When her attempts to prevent being sent to the boarding school fall short, Elizabeth decides on behaving so poorly in school that she will be expelled within months, thus establishing her place as the naughtiest girl about which the series is written.

Other Characters

Throughout the books, Blyton and Digby establish additional characters, from Elizabeth’s best friend, Joan Townsend, to two temporary enemies, Robert Jones and Kathleen. In fact, by the fourth book, the series has become about more than just Elizabeth’s experience as Whyteleafe instead focusing just as much on the lives and experiences of other children she comes into contact with at the school.

Books

The series follows Elizabeth and her newfound friends through a collection of adventures, including milestones for children, like learning to keep secrets, helping a friend, etc. Each book is titled for easy reference with names like The Naughtiest Girl is a Monitor, The Naughtiest Girl Saves the Day, The Naughtiest Girl Wants to Win and so on.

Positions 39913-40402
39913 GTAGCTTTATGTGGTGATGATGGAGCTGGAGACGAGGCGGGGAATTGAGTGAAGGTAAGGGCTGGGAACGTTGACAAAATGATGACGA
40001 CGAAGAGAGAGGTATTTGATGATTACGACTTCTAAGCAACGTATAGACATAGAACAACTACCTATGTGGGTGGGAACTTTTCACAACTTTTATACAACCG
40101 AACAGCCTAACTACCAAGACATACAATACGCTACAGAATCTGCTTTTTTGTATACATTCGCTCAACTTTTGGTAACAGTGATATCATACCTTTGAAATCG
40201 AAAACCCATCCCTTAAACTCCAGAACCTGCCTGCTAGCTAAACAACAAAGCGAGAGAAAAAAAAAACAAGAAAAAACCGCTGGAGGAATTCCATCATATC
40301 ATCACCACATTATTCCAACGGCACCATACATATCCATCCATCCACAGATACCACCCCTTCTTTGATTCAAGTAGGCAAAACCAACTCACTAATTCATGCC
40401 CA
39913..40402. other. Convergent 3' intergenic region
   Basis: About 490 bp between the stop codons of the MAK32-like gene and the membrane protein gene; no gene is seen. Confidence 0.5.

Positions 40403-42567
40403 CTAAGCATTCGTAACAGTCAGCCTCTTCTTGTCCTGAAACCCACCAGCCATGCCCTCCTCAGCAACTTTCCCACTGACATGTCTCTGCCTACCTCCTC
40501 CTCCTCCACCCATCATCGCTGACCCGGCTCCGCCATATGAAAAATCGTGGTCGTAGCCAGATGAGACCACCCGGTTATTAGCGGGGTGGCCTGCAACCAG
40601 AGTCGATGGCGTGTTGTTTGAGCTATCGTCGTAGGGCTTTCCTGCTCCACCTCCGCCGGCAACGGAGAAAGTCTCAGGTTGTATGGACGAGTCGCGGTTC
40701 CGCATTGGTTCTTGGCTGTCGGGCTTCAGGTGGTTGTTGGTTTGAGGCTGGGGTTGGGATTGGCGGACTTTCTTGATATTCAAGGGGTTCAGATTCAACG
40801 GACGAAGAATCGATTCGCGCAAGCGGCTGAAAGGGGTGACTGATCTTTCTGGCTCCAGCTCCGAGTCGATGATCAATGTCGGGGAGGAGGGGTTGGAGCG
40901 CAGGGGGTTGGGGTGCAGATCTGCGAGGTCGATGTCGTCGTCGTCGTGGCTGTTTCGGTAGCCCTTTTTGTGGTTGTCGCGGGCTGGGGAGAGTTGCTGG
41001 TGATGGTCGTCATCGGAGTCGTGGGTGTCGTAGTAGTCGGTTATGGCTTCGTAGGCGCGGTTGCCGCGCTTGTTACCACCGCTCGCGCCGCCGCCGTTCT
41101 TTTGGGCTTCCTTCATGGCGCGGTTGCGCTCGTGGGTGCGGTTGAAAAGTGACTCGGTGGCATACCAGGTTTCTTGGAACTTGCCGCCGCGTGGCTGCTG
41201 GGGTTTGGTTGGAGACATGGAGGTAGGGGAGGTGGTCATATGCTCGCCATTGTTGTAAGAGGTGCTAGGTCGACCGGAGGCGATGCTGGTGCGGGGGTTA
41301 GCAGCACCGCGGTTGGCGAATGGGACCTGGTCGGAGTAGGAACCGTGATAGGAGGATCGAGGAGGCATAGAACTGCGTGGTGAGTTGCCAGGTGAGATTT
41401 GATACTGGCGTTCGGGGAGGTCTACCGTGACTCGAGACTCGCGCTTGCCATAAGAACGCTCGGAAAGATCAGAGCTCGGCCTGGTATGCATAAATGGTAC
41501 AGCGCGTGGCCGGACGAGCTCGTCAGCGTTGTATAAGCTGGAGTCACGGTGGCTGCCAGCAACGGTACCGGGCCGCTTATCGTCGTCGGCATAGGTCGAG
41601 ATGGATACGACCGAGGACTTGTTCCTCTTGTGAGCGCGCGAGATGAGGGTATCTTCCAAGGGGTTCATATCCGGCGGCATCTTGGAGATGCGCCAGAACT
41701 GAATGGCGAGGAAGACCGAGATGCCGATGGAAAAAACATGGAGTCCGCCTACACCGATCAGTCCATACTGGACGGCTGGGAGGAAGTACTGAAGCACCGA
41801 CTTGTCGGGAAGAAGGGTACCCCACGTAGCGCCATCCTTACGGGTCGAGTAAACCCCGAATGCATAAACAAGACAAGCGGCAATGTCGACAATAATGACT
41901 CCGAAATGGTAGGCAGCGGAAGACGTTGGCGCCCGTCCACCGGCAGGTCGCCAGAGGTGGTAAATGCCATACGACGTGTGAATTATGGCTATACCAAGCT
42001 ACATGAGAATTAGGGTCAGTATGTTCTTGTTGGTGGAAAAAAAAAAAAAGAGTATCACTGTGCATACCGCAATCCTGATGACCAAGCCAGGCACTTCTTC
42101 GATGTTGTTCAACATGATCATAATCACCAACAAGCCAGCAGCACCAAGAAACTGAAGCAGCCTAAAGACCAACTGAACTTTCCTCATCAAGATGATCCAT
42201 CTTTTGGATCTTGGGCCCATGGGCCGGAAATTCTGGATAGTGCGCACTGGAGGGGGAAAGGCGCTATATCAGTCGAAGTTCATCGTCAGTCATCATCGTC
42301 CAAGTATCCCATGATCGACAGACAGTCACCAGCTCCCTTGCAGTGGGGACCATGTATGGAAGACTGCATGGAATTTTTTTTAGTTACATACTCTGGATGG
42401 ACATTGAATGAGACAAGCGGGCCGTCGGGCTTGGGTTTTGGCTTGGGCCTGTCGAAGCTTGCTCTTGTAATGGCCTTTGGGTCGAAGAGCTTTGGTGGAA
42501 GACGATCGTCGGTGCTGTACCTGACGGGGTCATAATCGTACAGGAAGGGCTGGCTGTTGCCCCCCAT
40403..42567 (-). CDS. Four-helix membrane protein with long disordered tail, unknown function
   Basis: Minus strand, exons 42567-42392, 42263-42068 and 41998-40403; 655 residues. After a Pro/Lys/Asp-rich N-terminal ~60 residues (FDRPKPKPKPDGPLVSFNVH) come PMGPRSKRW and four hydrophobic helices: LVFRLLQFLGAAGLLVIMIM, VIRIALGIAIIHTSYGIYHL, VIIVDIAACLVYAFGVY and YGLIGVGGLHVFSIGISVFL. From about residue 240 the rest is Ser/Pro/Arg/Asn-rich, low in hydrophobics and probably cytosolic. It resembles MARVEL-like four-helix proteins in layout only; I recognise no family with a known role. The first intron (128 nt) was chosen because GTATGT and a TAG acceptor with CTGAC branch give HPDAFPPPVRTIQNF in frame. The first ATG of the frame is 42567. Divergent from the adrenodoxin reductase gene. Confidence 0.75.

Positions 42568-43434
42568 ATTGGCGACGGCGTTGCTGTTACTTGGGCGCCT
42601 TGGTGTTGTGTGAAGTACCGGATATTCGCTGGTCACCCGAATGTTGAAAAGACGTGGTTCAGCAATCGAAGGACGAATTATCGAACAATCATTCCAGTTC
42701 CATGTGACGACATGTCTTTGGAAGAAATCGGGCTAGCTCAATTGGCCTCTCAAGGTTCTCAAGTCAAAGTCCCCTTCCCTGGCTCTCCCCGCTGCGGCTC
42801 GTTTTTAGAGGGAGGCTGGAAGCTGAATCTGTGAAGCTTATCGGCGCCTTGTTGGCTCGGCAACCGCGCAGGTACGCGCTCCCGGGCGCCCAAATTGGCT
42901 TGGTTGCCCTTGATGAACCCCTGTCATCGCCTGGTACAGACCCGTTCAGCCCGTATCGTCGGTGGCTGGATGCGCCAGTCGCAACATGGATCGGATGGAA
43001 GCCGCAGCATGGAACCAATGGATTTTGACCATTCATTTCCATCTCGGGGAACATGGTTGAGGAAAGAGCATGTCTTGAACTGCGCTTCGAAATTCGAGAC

Reviews note that each book has a thick theme of morality, which is not unusual for books geared toward this age group. While some readers have expressed that the heightened lessons in the book distract from the flow of the writing, others seem to feel that Elizabeth’s lessons in morality are perfect for the books.

The Naughtiest Girl in the School

The first book in the Naughtiest Girl series, The Naughtiest Girl in the School is the reader’s first introduction to Elizabeth Allen and her world. As a spoiled only child, Elizabeth is outraged when she is sent to a boarding school to interact with other children for the first time in her life and decides to misbehave so badly that she is sent home.

To her surprise, Elizabeth finds that she enjoys interacting with the other children and actually forms a strong friendship with one particular girl that ultimately leads to a series of events that form the meat of the first book.

The Naughtiest Girl Again

By the time the second book is released, Elizabeth Allen has changed courses and returns to the school with hopes of being the best, instead of the worst, behaved student. However, run-ins with a few new characters prove to make this goal a bit more difficult than before, and she must overcome these challenges to continue on her track to being the best student.